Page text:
Characterizing Consumer Suggestion Sharing: Theoretical and Empirical Perspectives


  • Thomas Burnham University of Nevada Reno


Firms can learn valuable customer knowledge by engaging with customers who share their suggestion ideas. Yet consumer suggestion sharing has been minimally studied and remains poorly distinguished from complaint behavior. This research reviews suggestion-sharing related literature, theoretically distinguishes suggestion sharing behavior from complaint behavior and offers an exploratory empirical characterization of direct-to-firm consumer suggestion sharing. The empirical findings draw on seven surveys employing three different elicitation techniques – critical incident, direct reporting, and scenario response. Results indicate that approximately 70% of consumers share suggestions with firms each year and that the majority are unsolicited and are shared face to face in services contexts, highlighting the need for companies to establish frontline service processes both to capture and communicate shared insights and to better engage with customers seeking to help them. Further, consumers conceive of more than twice as many suggestion ideas as they share, highlighting the potential for companies to garner substantially more improvement ideas and feedback, and to develop stronger customer relationships, by fostering increased sharing of suggestion ideas.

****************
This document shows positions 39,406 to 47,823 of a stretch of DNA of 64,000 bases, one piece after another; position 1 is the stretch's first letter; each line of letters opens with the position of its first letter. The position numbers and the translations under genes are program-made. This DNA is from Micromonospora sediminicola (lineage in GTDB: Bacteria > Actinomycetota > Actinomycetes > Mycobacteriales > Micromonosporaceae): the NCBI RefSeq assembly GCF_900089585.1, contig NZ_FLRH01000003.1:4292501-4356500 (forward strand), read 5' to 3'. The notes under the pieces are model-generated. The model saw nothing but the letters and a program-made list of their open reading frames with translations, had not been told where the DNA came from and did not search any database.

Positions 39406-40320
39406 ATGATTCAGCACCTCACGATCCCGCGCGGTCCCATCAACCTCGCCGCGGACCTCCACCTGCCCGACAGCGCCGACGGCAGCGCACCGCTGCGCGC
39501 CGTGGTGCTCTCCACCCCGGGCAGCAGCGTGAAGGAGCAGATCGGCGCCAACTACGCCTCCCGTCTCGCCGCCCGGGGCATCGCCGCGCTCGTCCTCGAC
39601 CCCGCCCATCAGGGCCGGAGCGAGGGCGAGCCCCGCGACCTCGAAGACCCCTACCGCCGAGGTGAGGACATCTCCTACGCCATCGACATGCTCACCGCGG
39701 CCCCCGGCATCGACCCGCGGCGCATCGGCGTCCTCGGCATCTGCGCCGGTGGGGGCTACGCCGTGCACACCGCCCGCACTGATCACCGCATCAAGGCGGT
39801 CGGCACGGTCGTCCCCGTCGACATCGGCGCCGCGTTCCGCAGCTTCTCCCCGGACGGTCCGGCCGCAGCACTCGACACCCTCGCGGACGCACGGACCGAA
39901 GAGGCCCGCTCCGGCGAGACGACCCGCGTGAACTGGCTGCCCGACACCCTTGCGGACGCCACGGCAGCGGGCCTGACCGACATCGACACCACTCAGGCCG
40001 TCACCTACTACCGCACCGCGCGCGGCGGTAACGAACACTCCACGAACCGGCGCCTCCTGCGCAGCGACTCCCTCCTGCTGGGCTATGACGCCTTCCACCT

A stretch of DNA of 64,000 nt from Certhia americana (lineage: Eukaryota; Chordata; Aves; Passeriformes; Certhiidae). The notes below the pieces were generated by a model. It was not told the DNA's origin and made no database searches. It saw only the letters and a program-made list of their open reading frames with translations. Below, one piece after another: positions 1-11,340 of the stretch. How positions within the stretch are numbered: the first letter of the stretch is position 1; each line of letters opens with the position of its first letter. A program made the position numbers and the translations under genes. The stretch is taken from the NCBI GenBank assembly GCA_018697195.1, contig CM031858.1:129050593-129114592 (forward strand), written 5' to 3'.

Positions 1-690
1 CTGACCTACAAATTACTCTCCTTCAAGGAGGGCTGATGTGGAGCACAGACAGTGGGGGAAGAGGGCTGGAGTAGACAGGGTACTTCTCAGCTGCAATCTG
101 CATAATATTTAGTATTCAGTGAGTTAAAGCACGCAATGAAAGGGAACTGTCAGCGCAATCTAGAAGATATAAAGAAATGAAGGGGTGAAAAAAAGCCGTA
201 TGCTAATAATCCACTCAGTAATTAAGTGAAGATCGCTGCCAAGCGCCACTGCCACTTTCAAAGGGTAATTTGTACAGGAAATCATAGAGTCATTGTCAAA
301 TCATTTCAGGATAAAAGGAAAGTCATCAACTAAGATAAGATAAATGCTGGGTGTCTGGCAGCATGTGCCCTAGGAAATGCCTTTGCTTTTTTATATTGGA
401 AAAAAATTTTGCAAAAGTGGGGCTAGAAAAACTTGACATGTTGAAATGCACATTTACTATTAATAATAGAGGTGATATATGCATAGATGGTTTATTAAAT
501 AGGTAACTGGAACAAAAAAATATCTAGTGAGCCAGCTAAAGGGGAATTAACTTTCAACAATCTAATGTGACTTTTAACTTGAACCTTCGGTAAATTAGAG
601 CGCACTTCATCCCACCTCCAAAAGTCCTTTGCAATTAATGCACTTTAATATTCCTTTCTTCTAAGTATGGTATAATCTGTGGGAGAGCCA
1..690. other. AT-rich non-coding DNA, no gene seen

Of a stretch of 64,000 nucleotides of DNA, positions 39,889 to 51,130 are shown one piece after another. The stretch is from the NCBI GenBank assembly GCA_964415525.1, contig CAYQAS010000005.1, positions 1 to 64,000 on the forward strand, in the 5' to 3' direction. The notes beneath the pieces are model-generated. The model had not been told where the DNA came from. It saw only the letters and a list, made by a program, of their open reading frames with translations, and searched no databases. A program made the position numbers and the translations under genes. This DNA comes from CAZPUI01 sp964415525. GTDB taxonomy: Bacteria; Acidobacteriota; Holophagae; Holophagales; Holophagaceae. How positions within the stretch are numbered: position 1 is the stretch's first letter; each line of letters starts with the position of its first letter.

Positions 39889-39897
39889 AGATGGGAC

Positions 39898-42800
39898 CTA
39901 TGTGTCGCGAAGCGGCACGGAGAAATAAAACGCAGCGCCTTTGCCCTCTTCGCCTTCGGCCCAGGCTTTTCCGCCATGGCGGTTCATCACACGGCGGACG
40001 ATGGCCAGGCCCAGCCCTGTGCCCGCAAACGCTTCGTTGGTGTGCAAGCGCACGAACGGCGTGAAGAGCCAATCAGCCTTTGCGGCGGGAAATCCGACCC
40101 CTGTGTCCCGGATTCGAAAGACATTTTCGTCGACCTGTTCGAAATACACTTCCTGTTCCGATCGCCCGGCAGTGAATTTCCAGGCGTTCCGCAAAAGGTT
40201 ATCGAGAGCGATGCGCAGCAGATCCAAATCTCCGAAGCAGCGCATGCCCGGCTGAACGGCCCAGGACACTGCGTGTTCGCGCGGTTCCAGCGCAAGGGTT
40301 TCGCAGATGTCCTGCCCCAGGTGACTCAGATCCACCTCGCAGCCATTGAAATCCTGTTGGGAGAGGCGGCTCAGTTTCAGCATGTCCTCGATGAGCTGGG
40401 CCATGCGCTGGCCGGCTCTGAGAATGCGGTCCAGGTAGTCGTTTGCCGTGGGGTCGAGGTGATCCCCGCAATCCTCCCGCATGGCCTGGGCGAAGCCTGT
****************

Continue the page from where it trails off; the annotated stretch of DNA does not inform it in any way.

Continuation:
2021-02-24 — Updated on 2021-12-22